My attention was caught by the blurb when browsing NetGalley, as I recalled I’d read the first book in this interesting series and thoroughly enjoyed it – see my review of Spellwright here.
Leandra Weal has a bad habit of getting herself in dangerous situations. While hunting neodemons in her role as Warden of Ixos, Leandra obtains a prophetic spell that provides a glimpse one day into her future. She discovers that she is doomed to murder someone she loves, soon, but not who. That’s a pretty big problem for a woman who has a shark god for a lover, a hostile empress for an aunt, a rogue misspelling wizard for a father, and a mother who–especially when arguing with her daughter–can be a real dragon. Leandra’s quest to unravel the mystery of the murder-she-will-commit becomes more urgent when her chronic disease flares up and the Ixonian Archipelago is plagued by natural disasters, demon worshiping cults, and fierce political infighting. Everywhere she turns, Leandra finds herself amid intrigue and conflict. It seems her bad habit for getting into dangerous situations is turning into a full blown addiction. As chaos spreads across Ixos, Leandra and her troubled family must race to uncover the shocking truth about a prophesied demonic invasion, human language, and their own identities–if they don’t kill each other first.
I really enjoyed the start of this series, which charts the progress of Nicodemus Weal, a highly gifted but dyslexic spellwright, who alters crafted spells as he misspells them. The magic system in this world is highly complex and has far-reaching consequences. I love the fact that Charlton doesn’t just highlight some angst-ridden, highly gifted individual who is cursed with major abilities that stops her being a normal somebody doing normal things – he also investigates the effect on her equally angst-ridden, highly gifted parents, too… In short, this is a detailed look at a family dynamic complicated by a whole mess of magical ability which overlays the usual intergenerational resentments and marital tiffs.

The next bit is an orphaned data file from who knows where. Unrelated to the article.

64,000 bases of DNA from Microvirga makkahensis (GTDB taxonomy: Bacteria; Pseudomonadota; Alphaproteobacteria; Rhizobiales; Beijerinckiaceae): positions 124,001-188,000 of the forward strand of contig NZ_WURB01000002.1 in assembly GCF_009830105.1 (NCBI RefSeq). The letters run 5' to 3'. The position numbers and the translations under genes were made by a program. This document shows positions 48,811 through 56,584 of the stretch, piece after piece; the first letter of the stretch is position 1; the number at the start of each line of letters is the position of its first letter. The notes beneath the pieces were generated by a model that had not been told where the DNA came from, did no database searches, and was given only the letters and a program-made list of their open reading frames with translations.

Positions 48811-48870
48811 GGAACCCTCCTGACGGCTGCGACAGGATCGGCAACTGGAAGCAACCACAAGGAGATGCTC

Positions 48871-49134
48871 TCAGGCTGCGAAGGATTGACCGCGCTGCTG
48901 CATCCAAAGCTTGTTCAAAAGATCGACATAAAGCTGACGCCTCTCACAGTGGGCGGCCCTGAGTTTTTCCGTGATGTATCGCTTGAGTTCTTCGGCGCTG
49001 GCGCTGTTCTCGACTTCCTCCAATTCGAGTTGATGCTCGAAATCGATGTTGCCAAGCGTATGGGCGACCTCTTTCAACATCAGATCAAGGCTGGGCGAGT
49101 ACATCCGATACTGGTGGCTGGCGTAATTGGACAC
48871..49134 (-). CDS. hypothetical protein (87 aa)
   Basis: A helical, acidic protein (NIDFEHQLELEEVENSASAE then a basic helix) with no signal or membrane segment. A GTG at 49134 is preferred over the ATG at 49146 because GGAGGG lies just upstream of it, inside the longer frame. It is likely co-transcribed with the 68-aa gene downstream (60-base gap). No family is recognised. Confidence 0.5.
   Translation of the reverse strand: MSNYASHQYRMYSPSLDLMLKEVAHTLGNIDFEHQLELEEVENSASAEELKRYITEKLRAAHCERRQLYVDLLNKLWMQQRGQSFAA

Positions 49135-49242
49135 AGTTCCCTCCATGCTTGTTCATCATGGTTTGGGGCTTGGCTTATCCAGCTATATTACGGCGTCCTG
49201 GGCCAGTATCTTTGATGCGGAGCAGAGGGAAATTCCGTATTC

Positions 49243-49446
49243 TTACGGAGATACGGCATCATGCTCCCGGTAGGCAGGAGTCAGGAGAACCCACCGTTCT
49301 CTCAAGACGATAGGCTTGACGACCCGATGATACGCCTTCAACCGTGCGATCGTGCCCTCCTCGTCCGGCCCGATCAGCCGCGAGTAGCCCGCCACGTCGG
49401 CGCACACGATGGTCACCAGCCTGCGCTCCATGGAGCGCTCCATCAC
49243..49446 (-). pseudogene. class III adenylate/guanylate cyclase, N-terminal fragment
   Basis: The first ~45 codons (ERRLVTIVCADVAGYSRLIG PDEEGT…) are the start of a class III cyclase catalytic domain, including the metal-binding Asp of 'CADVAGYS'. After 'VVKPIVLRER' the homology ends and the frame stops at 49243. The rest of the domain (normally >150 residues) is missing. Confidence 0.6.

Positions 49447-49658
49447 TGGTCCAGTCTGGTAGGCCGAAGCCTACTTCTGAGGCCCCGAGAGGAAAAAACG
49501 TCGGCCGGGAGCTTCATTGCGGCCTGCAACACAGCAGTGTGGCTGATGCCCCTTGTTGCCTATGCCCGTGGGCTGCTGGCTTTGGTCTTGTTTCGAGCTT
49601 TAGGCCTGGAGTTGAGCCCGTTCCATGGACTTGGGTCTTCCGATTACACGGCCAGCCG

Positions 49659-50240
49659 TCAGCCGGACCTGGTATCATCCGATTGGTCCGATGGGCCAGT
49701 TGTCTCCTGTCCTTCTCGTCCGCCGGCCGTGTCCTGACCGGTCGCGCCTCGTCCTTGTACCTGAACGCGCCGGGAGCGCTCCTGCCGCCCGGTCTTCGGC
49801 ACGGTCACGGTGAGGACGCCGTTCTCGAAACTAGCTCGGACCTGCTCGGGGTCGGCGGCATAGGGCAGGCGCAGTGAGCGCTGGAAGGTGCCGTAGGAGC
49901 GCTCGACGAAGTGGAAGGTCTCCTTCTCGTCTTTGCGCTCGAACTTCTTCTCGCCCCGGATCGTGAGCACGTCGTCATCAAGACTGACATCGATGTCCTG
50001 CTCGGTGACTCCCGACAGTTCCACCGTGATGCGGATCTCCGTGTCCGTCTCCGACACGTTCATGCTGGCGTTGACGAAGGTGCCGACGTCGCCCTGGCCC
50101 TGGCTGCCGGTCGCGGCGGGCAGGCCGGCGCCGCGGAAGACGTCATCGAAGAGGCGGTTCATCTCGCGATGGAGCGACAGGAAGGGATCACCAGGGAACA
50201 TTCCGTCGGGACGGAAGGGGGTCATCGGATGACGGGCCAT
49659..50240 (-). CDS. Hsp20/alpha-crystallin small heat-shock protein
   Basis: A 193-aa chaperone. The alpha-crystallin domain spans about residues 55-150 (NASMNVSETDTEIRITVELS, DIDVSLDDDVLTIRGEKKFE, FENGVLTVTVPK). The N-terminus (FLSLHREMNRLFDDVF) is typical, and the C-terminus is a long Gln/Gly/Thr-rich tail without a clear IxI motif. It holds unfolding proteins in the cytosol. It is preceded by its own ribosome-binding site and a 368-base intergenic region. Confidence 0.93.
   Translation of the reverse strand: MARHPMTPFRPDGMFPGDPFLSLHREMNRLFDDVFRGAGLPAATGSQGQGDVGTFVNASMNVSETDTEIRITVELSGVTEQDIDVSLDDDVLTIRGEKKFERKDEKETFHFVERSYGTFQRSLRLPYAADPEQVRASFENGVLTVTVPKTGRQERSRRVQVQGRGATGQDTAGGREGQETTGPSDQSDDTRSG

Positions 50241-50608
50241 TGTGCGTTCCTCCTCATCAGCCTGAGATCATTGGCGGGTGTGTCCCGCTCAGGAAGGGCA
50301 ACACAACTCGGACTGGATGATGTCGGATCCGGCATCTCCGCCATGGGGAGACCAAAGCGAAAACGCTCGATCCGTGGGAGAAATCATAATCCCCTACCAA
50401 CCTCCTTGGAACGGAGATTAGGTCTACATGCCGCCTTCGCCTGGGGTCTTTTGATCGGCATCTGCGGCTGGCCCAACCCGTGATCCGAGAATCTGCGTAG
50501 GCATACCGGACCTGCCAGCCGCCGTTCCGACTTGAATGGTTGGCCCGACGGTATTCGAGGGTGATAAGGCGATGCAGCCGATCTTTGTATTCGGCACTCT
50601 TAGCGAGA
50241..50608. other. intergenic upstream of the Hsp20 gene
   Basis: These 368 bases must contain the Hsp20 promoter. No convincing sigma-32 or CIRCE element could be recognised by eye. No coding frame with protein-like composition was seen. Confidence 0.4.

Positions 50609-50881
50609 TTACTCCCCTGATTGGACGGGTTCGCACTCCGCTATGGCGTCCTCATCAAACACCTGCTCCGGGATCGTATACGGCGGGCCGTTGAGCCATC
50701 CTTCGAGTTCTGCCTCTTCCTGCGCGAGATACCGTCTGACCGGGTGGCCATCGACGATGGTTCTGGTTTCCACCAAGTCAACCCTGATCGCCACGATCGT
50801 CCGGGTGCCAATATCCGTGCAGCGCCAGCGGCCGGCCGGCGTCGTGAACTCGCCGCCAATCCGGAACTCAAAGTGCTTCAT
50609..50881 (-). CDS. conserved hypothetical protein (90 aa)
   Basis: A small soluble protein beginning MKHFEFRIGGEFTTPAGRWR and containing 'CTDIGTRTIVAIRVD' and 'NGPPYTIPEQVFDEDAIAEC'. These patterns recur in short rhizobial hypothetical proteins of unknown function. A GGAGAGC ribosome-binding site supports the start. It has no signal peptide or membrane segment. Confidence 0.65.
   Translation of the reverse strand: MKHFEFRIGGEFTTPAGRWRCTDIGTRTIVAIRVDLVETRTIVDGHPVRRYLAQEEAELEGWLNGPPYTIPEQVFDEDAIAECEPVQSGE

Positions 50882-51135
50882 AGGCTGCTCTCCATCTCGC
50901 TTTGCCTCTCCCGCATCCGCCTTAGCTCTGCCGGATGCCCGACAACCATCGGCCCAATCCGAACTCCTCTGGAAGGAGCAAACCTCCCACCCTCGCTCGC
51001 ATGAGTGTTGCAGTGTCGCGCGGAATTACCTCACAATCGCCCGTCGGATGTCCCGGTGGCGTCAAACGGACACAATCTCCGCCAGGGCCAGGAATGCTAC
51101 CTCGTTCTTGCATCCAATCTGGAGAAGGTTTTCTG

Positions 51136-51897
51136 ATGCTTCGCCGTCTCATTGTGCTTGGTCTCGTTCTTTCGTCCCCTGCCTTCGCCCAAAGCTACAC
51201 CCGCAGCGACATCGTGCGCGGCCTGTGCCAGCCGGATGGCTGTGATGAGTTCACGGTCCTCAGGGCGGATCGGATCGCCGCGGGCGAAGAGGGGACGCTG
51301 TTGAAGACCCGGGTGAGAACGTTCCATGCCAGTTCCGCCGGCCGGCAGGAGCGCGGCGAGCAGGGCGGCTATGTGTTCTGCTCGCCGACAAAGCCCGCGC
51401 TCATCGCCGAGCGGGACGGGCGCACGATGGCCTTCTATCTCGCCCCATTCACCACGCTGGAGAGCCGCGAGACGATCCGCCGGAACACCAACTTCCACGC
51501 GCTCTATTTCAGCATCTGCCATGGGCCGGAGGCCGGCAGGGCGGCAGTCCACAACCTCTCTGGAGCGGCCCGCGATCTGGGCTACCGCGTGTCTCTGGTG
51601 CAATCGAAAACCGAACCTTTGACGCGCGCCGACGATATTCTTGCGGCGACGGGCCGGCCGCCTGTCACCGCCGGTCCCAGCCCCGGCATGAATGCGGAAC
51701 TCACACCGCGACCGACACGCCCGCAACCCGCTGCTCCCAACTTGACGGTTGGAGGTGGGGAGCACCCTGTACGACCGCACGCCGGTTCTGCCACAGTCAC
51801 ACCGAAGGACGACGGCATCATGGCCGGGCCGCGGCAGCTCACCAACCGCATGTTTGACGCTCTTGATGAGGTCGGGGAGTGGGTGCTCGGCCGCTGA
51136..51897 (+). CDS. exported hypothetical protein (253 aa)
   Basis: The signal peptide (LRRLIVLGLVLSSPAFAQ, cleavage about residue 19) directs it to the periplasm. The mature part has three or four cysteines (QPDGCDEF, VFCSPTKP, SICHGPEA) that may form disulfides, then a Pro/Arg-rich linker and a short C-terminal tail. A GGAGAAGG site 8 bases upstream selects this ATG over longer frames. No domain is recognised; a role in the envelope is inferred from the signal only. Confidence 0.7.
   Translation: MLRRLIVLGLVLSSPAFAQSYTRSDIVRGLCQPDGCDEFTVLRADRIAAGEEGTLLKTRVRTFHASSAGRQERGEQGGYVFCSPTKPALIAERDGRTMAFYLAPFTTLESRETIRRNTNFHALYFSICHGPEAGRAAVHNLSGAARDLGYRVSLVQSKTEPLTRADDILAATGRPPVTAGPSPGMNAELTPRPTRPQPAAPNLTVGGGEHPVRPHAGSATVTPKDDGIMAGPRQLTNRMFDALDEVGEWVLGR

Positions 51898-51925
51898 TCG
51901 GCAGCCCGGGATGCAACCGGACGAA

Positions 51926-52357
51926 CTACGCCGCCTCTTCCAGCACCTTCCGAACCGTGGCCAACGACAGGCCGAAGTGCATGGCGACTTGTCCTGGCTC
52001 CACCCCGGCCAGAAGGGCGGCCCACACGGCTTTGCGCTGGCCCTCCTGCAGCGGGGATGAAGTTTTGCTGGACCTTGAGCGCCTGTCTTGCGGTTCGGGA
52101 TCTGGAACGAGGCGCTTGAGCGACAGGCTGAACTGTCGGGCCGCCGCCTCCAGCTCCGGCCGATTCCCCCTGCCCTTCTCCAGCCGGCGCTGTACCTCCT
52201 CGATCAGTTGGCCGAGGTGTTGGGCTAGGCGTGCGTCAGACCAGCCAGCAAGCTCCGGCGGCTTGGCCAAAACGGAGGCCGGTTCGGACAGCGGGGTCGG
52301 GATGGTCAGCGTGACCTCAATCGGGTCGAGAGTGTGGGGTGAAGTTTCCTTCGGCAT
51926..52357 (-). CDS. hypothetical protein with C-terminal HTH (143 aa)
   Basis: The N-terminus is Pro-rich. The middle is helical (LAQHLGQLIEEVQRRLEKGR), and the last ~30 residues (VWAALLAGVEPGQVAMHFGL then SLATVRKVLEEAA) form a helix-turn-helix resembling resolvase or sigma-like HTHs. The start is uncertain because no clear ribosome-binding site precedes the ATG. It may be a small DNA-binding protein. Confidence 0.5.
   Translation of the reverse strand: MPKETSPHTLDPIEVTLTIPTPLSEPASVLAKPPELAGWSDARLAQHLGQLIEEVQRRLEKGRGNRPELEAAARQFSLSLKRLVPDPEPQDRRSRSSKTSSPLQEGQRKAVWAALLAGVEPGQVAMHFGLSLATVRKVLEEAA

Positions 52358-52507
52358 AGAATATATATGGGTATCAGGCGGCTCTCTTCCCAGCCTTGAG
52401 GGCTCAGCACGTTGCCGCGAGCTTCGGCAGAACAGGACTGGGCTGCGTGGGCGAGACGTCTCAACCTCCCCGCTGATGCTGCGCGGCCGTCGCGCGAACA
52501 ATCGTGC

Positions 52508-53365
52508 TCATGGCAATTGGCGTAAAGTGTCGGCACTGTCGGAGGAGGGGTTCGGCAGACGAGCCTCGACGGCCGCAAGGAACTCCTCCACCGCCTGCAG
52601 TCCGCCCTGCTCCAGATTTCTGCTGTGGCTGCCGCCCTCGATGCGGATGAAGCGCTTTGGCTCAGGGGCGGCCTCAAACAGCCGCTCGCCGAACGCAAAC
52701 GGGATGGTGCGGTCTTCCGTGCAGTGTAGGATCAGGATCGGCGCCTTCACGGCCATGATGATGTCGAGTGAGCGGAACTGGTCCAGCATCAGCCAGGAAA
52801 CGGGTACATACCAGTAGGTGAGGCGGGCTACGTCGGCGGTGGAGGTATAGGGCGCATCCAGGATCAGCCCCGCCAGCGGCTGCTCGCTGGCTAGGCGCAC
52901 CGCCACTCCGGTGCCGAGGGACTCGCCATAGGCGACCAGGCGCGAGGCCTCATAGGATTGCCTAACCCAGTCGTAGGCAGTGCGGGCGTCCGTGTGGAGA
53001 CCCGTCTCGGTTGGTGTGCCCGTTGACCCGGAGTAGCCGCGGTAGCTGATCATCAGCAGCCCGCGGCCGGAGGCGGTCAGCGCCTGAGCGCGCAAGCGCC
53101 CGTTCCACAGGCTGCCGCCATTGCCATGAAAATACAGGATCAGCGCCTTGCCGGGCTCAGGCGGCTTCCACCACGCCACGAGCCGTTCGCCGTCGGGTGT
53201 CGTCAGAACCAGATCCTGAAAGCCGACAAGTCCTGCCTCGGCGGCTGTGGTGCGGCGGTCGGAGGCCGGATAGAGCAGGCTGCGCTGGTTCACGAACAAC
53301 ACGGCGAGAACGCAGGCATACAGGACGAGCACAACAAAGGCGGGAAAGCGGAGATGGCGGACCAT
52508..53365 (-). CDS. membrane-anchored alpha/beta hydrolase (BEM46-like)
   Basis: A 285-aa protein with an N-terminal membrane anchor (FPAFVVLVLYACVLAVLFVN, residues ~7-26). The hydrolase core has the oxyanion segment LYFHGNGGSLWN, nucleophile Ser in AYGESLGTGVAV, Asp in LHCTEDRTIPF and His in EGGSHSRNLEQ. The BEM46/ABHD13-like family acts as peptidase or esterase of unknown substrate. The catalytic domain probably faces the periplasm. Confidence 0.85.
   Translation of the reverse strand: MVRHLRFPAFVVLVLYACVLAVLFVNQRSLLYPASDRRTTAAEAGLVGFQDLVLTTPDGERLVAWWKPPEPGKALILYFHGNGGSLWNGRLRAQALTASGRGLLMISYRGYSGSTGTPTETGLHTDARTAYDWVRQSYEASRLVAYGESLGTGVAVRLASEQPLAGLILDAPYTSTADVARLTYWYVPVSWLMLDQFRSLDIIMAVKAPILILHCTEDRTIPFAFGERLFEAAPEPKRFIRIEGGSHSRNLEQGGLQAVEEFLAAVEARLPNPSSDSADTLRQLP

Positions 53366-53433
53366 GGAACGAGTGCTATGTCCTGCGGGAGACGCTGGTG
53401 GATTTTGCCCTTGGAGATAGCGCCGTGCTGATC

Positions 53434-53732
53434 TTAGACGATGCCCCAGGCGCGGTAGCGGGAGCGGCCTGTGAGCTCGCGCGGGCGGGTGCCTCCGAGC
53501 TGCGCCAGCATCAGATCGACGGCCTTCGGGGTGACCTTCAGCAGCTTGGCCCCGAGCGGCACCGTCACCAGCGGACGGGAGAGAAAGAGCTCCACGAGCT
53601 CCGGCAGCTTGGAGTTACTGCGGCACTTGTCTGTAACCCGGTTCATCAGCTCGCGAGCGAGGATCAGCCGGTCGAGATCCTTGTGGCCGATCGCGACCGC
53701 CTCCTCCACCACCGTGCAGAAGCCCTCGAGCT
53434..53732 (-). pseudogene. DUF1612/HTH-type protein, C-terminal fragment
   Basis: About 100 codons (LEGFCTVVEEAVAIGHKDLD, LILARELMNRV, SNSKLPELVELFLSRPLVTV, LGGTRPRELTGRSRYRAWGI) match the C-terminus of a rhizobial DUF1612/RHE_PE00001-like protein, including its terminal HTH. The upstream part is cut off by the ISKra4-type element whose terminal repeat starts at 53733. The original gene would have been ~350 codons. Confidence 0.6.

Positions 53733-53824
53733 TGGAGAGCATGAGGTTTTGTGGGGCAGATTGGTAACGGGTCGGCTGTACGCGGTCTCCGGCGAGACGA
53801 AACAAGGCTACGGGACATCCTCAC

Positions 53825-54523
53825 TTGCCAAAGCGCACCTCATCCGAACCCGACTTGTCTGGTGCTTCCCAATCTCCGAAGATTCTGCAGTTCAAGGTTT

The result is a mixture of full-blown adventure and major action interspersed with amusing and/or poignant interludes as the Weal family struggle to interact without killing each other. Leandra’s relationship with her draconic mother is particularly fraught. There is also a raft of other characters who leap off the page with their sheer imaginative complexity – I particularly enjoyed the four-armed neodemon with three aspects, as well as the shark god.
Charlton’s scene setting also is worth a mention – Spellwright is suffused by the atmosphere of the huge, stone buildings that were built by an ancient race and Spellbreaker is similarly influenced by the island archipelago of Ixos ruled by Leandra. However, what makes this book stand out for me, is the way the magic is defined and limited by the process and the spellcaster’s particular abilities. It is often mentioned or alluded to, but it is only the likes of Jim Butcher in his Harry Dresden series and Benedict Jacka in the Alex Verus books who demonstrate this kind of rigour. Charlton takes that to a new level in what I can only characterise as hard fantasy. This was an engrossing and interesting read that brings this intriguing series to a triumphant close and comes very highly recommended.
I received an arc of Spellbreaker from the publisher via NetGalley in return for an honest review.